At the end of the day, the key benefit of accreditation is preventing costly lawsuits or settlements in the event of a claim.
Why risk pools should incentivize accreditation
Due to the comprehensive nature of the accreditation standards, law enforcement agencies are indirectly addressing the factors that will improve their defense in the event of a lawsuit. Here are three examples of risk pools that have seen supplementing accreditation pay off.
Rhode Island Interlocal Risk Management Trust
The Rhode Island Interlocal Risk Management Trust insures 32 police departments in Rhode Island. In July of 2019, they announced that any non-accredited member police departments were subject to deductible increases on all law enforcement liability claims, resulting in deductibles ranging from $25,000 to $75,000 per claim.
Russ Godin, Director of Claims, said, “Law enforcement liability represents the single greatest potential exposure, per claim, of all Trust lines of coverage.” But the Trust found that accreditation through the Rhode Island Police Accreditation Commission reduces the frequency and severity of claims, and therefore losses.
“Empirical data collected from other local governmental pools has demonstrated a statistical correlation between accreditation and loss reduction. It has clearly shown that accredited police departments have a professional police liability claim history that is lower in frequency and severity than non-accredited agencies.”
- The Rhode Island Interlocal Risk Management Trust
Delaware Valley Trusts (DViT)
Delaware Valley Trusts (DViT) – which provides property/liability, workers compensation, and health coverage for over 160 public entities in Pennsylvania and Delaware – determined several key factors that reduced law enforcement losses in the event of an incident, which include:
- High-quality policies
- Documentation that officers received and acknowledged the policies
- Documentation that officers were tested on and competent in the policies
- Achieving law enforcement accreditation
With this data in mind, DViT has provided their members with grants and partial funding to cover the cost of a policy management software subscription and a 10% discount on insurance for being accredited. Modern policy management software tools help agencies provide officers 24/7 digital access to policies, collect and track policy signatures, and allow the agency to test officers’ understanding of the content.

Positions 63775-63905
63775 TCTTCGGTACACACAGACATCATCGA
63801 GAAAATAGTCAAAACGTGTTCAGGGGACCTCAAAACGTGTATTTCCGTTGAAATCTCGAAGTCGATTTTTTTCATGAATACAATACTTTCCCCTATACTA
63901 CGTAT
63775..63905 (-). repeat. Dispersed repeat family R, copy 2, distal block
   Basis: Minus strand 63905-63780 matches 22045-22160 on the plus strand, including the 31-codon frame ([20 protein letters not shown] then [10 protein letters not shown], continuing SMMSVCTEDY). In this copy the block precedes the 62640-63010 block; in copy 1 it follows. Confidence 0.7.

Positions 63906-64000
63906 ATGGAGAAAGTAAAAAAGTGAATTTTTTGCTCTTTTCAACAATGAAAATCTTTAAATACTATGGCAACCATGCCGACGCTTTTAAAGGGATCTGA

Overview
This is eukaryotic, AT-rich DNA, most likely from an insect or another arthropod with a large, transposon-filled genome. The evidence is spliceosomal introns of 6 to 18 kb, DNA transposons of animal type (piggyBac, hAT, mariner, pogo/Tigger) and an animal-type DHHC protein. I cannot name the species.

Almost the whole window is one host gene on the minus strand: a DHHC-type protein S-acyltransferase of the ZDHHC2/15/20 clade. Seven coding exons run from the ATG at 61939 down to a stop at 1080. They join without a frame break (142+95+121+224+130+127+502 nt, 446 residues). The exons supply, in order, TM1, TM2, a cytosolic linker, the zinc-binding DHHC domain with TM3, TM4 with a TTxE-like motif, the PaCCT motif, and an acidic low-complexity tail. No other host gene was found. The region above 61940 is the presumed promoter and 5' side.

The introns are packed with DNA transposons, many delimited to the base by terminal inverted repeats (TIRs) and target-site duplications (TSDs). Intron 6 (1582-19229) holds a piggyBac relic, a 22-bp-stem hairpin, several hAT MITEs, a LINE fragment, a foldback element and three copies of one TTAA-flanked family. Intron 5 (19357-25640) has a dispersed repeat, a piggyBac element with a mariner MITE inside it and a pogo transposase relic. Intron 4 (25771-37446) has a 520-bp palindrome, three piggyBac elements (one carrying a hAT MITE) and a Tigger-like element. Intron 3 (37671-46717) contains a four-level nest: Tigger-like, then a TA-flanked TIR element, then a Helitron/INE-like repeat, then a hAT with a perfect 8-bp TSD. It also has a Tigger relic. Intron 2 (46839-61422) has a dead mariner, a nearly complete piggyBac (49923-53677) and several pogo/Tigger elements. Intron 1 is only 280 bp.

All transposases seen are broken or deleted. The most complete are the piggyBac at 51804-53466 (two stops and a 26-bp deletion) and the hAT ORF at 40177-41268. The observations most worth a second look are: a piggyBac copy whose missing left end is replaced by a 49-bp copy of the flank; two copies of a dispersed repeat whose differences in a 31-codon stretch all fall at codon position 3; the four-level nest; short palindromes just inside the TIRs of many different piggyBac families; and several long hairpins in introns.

Some of the approved software solutions that DViT provides funding for have tools to help agencies achieve and maintain accreditation through the Pennsylvania Law Enforcement Accreditation Program (PLEAC) and CALEA.
The Kentucky League of Cities Insurance Services (KLCIS)
The Kentucky League of Cities Insurance Services (KLCIS) conducted an in-depth risk analysis
to find ways to reduce law enforcement liability, and concluded that accredited agencies were less likely to experience lawsuits, injuries, and loss. KLCIS incentivizes agencies to obtain accreditation through CALEA or the Kentucky Association of Chiefs of Police (KACP) by offering a 10% discount to all agencies that get accredited. Additionally, they offer a Safety Grant up to $3,000, which can be used to pay for accreditation fees.
“We believe accreditation is one important part of risk management that supports the three critical areas of risk management – leadership, training, and policies.”
– Mark Filburn, Loss Consultant, Kentucky League of Cities
As a result of this program, the KLCIS has seen 125 agencies accredited by KACP alone. Kentucky is among the top five states in terms of the number of accredited agencies. There is a strong correlation between their high number of accredited agencies and the drastic reduction in losses.
Next steps for your risk pool
More and more risk pools have started to incentivize law enforcement accreditation as part of their risk mitigation efforts. Quantifying ROI for this particular strategy may be challenging, given the reluctance of risk pools to share numbers, but it has been tested and proven effective. Here are some steps to take when deciding if it’s right for your pool.
Speak to accredited agencies and your state-level accrediting body (if applicable) to better understand the process. Many states post their accreditation standards online. Reading through the standards will provide your pool more context into what areas of operations the standards address.
Analyze claims and payouts of agencies that are accredited vs. non-accredited within your pool. Dig deep into specific claims to see whether or not accredited agencies did in fact have the proper documentation in place as a result of implementing processes around key high-risk areas within the agency.
Speak to other pools that have implemented incentive programs. They can provide more data around whether or not the cost has been worthwhile. Kentucky League of Cities Insurance Services, Delaware Valley Trust, The Rhode Island Interlocal Risk Management Trust, and The Michigan Municipal Risk Management are just a few pools who have implemented programs already.